Police Blotter

Campus police had a busy homecoming capturing muskrats, dealing with a littering drunk and explaining First Amendment rights


Photo by Submitted

Story by Anne Sandell, Chief Copy Editor

Know your first amendment rights

UW-Eau Claire campus police issued a solicitation ordinance warning to a landlord last Wednesday for placing flyers on cars without authorization from the university

At around 3 p.m. on Sept. 28, police were contacted in regards to fliers that had been placed on most of the vehicles in the Chancellor’s Lot.

Upon arrival, the officer noticed the flyers were advertising student rentals for the 2017-2018 school year. The flyer also included contact information. The officer contacted the number listed and spoke with a male who identified himself as the landlord listed on the fliers.

In speaking to the subject about the flyers, the man informed the officer he was “exercising his First Amendment right of free speech.”

Campus informed the subject that placing fliers on vehicles without authorization from the university violated the solicitation ordinance and that if the subject removed the flyers, he would not issue him a citation.

The subject informed the officer he was busy playing golf and could get the fliers the following day, at which time the officer informed the subject the flyers needed to be removed today.

The landlord argued that one of his tenants distributed the flyers and that he did not have the tenants phone number with him but that he would personally remove the flyers by 5 p.m. that day.

At approximately 4:30 p.m. the communication center advised the officer they had received a message stating all the involved flyers had been removed.


Liar, liar pants on fire

Police issued a first offense underage drinking/possession citation, as well as a warning for littering, to a subject who struggled to tell the truth late Friday night.

At roughly 11:20 p.m., campus police were contacted by a Eau Claire police student patrol member. The student patrol member informed the officer he had witnessed a male subject throw a can of beer onto the ground near the Haas Fine Arts Center.

Student patrol informed the officers the subject was a white male, wearing a black hooded sweatshirt and riding a light blue “trick” bicycle.

The subject was riding southbound on the Eau Claire footbridge toward Garfield Avenue. The student patrol advised police he had picked up the beer can and was following the subject, who was riding his bicycle along with a group of people.

Campus police arrived at the south side of the footbridge and walked onto the footbridge, locating the subject in question and advising him police wanted to speak with him.

The officer told the subject that he was notified he had thrown a beer can onto the ground near the Haas Fine Arts Center. The subject told the officer that he did not.

Again, the officer told the subject he knew he had thrown a beer can, adding that student patrol had watched him litter and followed him across the bridge. The subject remained adamant that he did not litter.

Student patrol arrived on scene and confirmed the subject being questioned was the same subject he witnessed throw the beer can and that he never lost sight of the subject after witnessing him litter.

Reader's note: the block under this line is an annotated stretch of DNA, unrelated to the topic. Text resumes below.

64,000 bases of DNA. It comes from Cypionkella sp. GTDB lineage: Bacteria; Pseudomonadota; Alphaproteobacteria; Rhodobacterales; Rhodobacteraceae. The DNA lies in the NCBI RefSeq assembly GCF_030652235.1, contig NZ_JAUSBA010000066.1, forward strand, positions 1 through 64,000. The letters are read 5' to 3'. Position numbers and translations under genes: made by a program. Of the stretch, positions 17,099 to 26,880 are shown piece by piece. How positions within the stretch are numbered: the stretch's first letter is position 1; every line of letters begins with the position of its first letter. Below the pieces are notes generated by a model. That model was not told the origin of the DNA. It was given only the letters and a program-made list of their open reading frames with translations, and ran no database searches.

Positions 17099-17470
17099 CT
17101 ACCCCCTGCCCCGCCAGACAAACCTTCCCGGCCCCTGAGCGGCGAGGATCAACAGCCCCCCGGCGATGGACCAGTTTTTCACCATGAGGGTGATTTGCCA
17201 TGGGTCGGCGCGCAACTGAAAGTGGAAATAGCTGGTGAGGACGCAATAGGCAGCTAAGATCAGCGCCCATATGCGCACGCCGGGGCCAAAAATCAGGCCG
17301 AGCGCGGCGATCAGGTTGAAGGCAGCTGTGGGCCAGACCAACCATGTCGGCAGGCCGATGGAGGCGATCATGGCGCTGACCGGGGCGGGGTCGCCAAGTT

The officer informed the subject he knew the subject was lying, yet the subject continued to deny littering.

Student patrol had the littered beer can in possession and presented the Busch Light Special Edition Hunting Can to the officer. Upon seeing the can, the officer noticed a can inside the subject’s pocketed sweatshirt and asked the subject to remove the can, which he did.

The can the subject removed from his pocket was identical to the can that was littered.

However, the subject told the officer that the can in his pocket was the only busch light can of beer that he had and continued to deny littering. The subject told police he had three KuL Beers to drink earlier in the night and told the officer “it was awhile ago.”

Campus police could sell the odor of intoxicant coming from the subject’s breath as he spoke with slurred speech and noticed his eyes were bloodshot.

Another officer on scene took the can from the subject’s pocket, dumped out the contents and properly disposed of it.

The officer told the subject he was not looking to write him two citations and he was only “looking for honesty.” The subject continued to deny littering.

Police took the subject to the squad to complete paperwork. The subject submitted to a preliminary breath test and a .15 test result was obtained, from a “very weak breath” sample.

The officer asked the subject if he had more than three beers to drink and if he may have had any shots, to which the subject replied “maybe.”

Campus police issued the subject a first offense underage/drinking possession citation and warned the subject for littering. The officer then told the subject he was free to leave.

According to the report, the subject was visibly upset riding away on his bicycle. As the subject was about a block down from the officer, the officer saw him throw his bicycle and yell.

The officer told the subject to stop that behavior and go home, and the subject continued on his way.


Dangerous wildlife

Campus police responded to the area behind Putnam Hall last Wednesday, regarding an animal case involving a muskrat.

At around 7:54 a.m. officers were informed there was a muskrat on the sidewalk that had been seen jumping at pedestrians.

Upon arrival, the officer met with the complainant, who had been watching this animal and contacted police. The officer observed the muskrat appeared to have an injured front left foot, but did not see any signs of illness.

The officer obtained a cardboard box, and with help from the complainant, was able to capture the muskrat. The muskrat was transported to the east side of Putnam Park, where he was released to carry on with his business.